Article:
|Thomas C. Maroukis, |
The Peyote Road:
Religious Freedom & the Native American Church
(University of Oklahoma Press, 2010)
Let me be upfront about one thing: I am no fan of drugs, hard, soft, natural or laboratory. I've seen too many people I loved destroyed by them. I am also, however, no fan of lies or hypocrisy, which various agencies of the government, on both a state and local basis, have consistently deployed to stop the use of peyote by members of the Native American Church and, before the church was formed, by Native American people.
The Peyote Road admirably tells the story of how the government tried to do away with peyote and, in so doing, trampled on a culture, a tradition and a people they did not understand. Nor did they try to understand it. We have a group of laws, written by and for white men, that we tried to apply to people who had their own laws, customs and traditions and lived very well with them.
Peyote has long been a religious ritual among the tribes. In these pages, Maroukis describes the origins and practices of that ritual from its beginnings until now as they live in mythology and in reality.
In 1949, for example, a Lipan Apache told this origin story, saying that after an attack:
There was just one woman and one boy left. It was hot and dry. All the water had dried up. They had no food or water. The woman told her son to go in search of food and people. As he was walking, he heard a voice: "I know you are hungry. Look down ahead of you. You will see something green. Eat it." He saw a green plant, ate some, and the hunger went away. He looked around and saw many more plants. He dug them up and took them to his mother.
After eating of the plant, the mother, that night, has a dream in which she was to take the plants back to her people and teach them how to have a peyote ceremony. Here, in one little tale, we see the importance of peyote, the theme of salvation associated with it, the role of women in the history and culture of peyote's use and the introduction of the ritual ceremony into the tribe.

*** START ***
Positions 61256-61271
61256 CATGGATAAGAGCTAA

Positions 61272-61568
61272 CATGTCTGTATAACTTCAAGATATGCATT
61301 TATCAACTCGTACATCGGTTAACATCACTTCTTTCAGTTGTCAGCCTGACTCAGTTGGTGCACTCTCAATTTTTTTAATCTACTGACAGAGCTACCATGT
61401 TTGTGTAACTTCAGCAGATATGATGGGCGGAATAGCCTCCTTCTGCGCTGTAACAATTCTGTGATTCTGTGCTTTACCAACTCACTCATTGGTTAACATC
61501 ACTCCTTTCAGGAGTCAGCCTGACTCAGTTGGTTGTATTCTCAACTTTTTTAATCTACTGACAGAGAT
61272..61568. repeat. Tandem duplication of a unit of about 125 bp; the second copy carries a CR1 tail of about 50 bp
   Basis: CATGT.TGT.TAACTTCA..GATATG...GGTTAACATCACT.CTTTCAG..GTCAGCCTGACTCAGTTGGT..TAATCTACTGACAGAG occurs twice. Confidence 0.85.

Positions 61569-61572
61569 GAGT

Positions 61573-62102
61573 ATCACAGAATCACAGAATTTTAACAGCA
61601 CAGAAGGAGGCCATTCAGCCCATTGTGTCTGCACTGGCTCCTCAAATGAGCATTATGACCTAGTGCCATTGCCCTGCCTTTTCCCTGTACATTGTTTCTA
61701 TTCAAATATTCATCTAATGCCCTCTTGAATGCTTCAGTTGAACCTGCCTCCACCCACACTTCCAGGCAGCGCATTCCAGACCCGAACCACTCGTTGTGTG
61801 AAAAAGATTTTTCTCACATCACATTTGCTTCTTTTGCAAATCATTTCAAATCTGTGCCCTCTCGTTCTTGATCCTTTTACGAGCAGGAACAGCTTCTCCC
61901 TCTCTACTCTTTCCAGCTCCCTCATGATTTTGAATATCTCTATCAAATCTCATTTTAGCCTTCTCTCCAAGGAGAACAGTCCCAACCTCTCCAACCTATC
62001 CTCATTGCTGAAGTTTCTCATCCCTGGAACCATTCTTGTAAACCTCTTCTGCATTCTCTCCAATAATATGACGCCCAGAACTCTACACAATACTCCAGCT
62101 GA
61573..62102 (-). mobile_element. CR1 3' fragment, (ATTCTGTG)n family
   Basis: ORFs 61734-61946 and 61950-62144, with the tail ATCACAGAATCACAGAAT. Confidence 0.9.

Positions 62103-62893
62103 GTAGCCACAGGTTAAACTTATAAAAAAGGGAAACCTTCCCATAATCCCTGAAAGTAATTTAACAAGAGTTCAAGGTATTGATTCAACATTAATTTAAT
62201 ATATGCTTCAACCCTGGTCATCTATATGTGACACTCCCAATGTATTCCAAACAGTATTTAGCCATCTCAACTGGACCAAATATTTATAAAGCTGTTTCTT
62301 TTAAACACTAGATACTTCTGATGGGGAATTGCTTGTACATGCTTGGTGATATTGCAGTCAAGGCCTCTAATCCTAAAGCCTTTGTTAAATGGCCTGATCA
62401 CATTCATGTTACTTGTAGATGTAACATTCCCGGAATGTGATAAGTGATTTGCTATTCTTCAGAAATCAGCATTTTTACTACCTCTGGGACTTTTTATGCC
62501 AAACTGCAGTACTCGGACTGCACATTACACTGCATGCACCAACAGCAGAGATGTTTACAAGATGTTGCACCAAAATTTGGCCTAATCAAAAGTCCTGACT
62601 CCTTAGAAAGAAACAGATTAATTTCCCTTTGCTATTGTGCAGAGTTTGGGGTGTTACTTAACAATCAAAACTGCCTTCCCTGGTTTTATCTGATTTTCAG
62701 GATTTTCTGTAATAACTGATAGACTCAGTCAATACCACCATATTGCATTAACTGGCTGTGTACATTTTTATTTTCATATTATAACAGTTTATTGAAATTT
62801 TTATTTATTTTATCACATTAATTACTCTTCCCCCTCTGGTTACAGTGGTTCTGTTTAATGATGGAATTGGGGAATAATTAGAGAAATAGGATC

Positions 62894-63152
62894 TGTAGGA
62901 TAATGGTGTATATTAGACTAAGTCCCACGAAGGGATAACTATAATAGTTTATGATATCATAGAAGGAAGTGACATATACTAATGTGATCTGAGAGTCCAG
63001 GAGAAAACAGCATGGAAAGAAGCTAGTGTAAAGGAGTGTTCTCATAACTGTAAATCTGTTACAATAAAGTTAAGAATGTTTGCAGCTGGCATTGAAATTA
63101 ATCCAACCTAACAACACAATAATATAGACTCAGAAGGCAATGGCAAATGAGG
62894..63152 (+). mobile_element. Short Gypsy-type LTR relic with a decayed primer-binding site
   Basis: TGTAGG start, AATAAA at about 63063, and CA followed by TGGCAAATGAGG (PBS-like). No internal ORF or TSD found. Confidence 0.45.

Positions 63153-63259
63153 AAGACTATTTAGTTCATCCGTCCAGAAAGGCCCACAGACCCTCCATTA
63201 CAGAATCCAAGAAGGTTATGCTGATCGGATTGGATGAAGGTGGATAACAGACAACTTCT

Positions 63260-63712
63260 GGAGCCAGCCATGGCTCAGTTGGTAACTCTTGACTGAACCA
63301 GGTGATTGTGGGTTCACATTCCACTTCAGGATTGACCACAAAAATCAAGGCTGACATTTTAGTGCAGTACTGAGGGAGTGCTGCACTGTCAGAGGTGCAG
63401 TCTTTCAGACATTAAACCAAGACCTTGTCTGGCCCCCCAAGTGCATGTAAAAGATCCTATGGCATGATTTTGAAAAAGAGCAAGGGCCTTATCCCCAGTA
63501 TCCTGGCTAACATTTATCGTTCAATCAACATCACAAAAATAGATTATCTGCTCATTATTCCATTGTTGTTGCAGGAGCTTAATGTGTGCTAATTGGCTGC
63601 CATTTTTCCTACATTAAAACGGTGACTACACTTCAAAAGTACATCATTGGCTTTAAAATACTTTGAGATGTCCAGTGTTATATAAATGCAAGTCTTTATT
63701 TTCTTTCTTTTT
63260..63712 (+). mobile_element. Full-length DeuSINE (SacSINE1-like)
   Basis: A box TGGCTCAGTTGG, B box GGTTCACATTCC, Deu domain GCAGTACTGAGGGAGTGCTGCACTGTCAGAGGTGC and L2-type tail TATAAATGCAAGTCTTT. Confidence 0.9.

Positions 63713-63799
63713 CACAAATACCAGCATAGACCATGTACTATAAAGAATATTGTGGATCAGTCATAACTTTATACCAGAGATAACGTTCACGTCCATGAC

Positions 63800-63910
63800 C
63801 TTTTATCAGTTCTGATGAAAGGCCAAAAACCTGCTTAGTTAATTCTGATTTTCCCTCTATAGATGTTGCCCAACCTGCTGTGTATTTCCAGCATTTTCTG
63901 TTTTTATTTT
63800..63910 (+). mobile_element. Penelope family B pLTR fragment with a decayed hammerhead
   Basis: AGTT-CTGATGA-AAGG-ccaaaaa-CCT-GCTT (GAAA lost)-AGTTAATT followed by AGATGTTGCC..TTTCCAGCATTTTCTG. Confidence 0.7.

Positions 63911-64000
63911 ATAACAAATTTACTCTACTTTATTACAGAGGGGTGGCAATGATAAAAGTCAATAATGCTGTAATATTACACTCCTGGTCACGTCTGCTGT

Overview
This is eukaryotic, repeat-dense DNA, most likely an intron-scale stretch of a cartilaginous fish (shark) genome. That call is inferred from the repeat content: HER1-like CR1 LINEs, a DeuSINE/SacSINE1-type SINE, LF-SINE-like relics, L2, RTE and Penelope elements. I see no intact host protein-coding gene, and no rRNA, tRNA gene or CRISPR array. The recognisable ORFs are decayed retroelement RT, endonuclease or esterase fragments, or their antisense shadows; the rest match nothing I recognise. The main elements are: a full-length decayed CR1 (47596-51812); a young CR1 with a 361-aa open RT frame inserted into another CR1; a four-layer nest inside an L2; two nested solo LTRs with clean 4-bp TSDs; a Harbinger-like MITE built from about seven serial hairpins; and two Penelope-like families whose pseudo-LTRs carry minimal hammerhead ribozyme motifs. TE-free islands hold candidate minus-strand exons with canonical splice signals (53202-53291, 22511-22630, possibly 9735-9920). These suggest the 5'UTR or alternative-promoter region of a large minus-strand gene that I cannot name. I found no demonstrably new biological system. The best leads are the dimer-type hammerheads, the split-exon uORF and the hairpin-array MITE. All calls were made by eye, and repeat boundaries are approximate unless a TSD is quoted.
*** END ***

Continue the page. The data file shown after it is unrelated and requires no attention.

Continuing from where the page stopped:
All of these things are what Maroukis covers in the first part of the book.
Then the government enters.
As early as World War I, the federal government was trying to pass anti-peyote bills. Because of this, the Oklahoma tribes got themselves chartered as the Native American Church of Oklahoma, which effectively removed them from the clutches of Congress. That step didn't end the fight, though. The Bureau of Indian Affairs, state legislatures throughout the West and what Maroukis describes as "so-called huminatarian groups, determined to 'save the indian'," as well as various Christian groups all continued to try to suppress peyote.
The Peyote Road tells the story. Even as it documents objectively what went on, the book remains sympathetic to the tribes. This book is serious history -- well researched, fully documented, serious in intent. It's also highly readable.
If, by being thorough, complete and honest, the book can take an anti-drug person like me and make him recognize that there are times, people and places for whom a natural and, by itself, harmless drug like peyote has a legitimate, very important function, the book is doing its job.
book review by
Michael Scott Cain
8 June 2013
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